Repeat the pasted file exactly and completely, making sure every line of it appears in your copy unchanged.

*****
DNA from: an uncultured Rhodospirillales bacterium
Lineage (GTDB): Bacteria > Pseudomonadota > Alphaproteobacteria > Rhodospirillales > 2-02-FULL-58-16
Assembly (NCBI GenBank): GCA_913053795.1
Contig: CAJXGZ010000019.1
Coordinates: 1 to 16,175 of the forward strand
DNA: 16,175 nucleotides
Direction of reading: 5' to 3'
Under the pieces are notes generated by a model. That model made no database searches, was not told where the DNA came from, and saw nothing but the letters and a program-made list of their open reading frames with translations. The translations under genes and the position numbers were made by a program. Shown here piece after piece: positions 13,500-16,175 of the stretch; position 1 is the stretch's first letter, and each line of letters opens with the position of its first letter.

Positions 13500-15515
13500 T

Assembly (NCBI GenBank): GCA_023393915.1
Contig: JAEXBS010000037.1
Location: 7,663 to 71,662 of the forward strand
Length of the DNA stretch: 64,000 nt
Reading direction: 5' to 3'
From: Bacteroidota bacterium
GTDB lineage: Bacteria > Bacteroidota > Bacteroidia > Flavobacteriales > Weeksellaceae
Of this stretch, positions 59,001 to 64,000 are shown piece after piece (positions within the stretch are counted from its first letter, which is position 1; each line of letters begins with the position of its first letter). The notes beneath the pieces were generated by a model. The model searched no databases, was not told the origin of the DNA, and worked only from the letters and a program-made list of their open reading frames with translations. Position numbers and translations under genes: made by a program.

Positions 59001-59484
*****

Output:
DNA from: an uncultured Rhodospirillales bacterium
Lineage (GTDB): Bacteria > Pseudomonadota > Alphaproteobacteria > Rhodospirillales > 2-02-FULL-58-16
Assembly (NCBI GenBank): GCA_913053795.1
Contig: CAJXGZ010000019.1
Coordinates: 1 to 16,175 of the forward strand
DNA: 16,175 nucleotides
Direction of reading: 5' to 3'
Under the pieces are notes generated by a model. That model made no database searches, was not told where the DNA came from, and saw nothing but the letters and a program-made list of their open reading frames with translations. The translations under genes and the position numbers were made by a program. Shown here piece after piece: positions 13,500-16,175 of the stretch; position 1 is the stretch's first letter, and each line of letters opens with the position of its first letter.

Positions 13500-15515
13500 T

Assembly (NCBI GenBank): GCA_023393915.1
Contig: JAEXBS010000037.1
Location: 7,663 to 71,662 of the forward strand
Length of the DNA stretch: 64,000 nt
Reading direction: 5' to 3'
From: Bacteroidota bacterium
GTDB lineage: Bacteria > Bacteroidota > Bacteroidia > Flavobacteriales > Weeksellaceae
Of this stretch, positions 59,001 to 64,000 are shown piece after piece (positions within the stretch are counted from its first letter, which is position 1; each line of letters begins with the position of its first letter). The notes beneath the pieces were generated by a model. The model searched no databases, was not told the origin of the DNA, and worked only from the letters and a program-made list of their open reading frames with translations. Position numbers and translations under genes: made by a program.

Positions 59001-59484